Reading List for October 4-6

Oct 04, 2019
Financial Literacy, Economics, Investing, Insurance, Paying for College, Retirement

Financial Literacy

  • Perhaps we need to solve the innumeracy problem in the US in order to make any significant gains in Financial Literacy. (WAPO)
  • Even if we are successful in requiring every high school student to take a personal finance class, what do we do about all of those past high school who need the same knowledge? Some suggest the responsibility fall to employers. (Pensions and Investments)
  • Read all about NGPF's own Yanely Espinal! (MarketWatch)



  • US manufacturing survey contracts to worst level in a decade. (CNBC) And service sector activity dropped to the lowest level in three years. (AP)
  • Jobs added for September was lower than expected, (retail and manufacturing employment dropped), but unemployment rate dropped again to 3.5%. (MarketWatch 
  • The risks of persistently low interest rates are explained clearly in this Investor’s Business Daily article.



  • TD Ameritrade fires back at Schwab by cutting commissions to zero. (ETrade also followed their lead.) (Investment News)


Credit management

  • This WSJ (subscription) article on seven-year auto loans made the rounds this week. My first line in my auto loan lesson has always been “if you need to take out a seven year loan to buy a car, you can’t afford it.”


Paying for College

  • What impact does home equity have on financial aid? It varies by school. If the school only requires a FAFSA, it doesn’t, but if you have to fill out a College Scholarship Service (CSS) Profile, it might. (WSJ-subscription)



  • Will Walmart end up being the force that disrupts our current health care system? (RiskHedge)



  • Advice on Social Security is easily found, but how do you separate the good from the bad? To start, understand these seven “myths” about Social Security. (MarketWatch)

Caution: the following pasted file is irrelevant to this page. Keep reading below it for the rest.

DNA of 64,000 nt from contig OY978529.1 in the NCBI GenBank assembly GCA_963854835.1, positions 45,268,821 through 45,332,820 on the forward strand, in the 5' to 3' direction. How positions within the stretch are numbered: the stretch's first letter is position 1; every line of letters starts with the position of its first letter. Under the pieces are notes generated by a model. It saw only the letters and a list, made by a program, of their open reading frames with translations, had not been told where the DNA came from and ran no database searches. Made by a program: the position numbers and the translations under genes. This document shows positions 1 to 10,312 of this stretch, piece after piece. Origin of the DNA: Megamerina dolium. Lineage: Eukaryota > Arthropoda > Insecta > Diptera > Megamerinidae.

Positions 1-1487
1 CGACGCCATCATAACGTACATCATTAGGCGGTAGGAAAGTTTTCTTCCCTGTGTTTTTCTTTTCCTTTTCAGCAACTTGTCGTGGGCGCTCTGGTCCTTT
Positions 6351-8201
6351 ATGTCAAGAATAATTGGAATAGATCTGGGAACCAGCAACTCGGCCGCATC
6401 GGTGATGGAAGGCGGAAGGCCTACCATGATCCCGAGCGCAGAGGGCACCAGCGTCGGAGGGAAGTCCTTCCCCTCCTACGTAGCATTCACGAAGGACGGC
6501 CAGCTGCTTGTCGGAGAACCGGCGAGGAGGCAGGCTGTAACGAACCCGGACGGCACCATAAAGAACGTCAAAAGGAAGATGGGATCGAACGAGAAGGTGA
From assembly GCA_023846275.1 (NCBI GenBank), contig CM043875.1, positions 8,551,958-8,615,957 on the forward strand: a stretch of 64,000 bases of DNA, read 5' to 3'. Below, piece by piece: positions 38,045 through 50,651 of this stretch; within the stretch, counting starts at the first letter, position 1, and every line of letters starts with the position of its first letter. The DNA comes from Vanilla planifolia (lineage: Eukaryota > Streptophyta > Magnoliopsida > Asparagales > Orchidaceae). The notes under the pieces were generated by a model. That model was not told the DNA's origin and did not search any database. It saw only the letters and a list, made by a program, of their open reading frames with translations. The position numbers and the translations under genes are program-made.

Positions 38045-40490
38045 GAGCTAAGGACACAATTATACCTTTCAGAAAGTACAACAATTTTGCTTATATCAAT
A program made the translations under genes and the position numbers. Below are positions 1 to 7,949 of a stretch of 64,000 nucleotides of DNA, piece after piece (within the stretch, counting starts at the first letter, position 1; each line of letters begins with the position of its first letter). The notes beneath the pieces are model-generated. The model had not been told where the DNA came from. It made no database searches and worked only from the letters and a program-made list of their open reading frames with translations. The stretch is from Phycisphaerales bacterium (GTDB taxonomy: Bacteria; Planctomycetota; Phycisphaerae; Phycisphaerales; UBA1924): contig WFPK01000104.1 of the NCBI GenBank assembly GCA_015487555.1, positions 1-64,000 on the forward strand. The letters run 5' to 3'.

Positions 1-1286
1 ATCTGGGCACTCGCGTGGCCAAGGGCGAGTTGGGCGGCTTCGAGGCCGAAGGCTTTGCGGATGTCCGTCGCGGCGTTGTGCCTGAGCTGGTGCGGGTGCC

• Need some new examples of what it takes to save a million if you follow the 15% rule? (CNBC)
  • What is the fastest growing group of workers in the US? The over 65s! (NPR)




  • The second annual Couples and Money survey conducted by PolicyGenius was released this week. Here are some key findings:
    • One in five people (20%) in a relationship think their partner is bad with money
    • 78% claim they make financial decisions jointly
    • Half of people (50%) don't know their partner's credit score
    • One in ten people (12%) have a secret credit card
    • One in ten people (12%) have hidden a purchase from their partner in the last 6 months
    • 25% of people would spend over $100 on their partner to end a fight 
    • 19% of people don't spend any money without telling their partner.

About the Author

Beth Tallman

Beth Tallman entered the working world armed with an M.B.A. in finance and thoroughly enjoyed her first career working in manufacturing and telecommunications, including a stint overseas. She took advantage of an involuntary separation to try teaching high school math, something she had always dreamed of doing. When fate stepped in once again, Beth jumped on the opportunity to combine her passion for numbers, money, and education to develop curriculum and teach personal finance at Oberlin College. Beth now spends her time writing on personal finance and financial education, conducting student workshops, and developing finance curricula and educational content. She is also the Treasurer of Ohio Jump$tart Coalition for Personal Financial Literacy.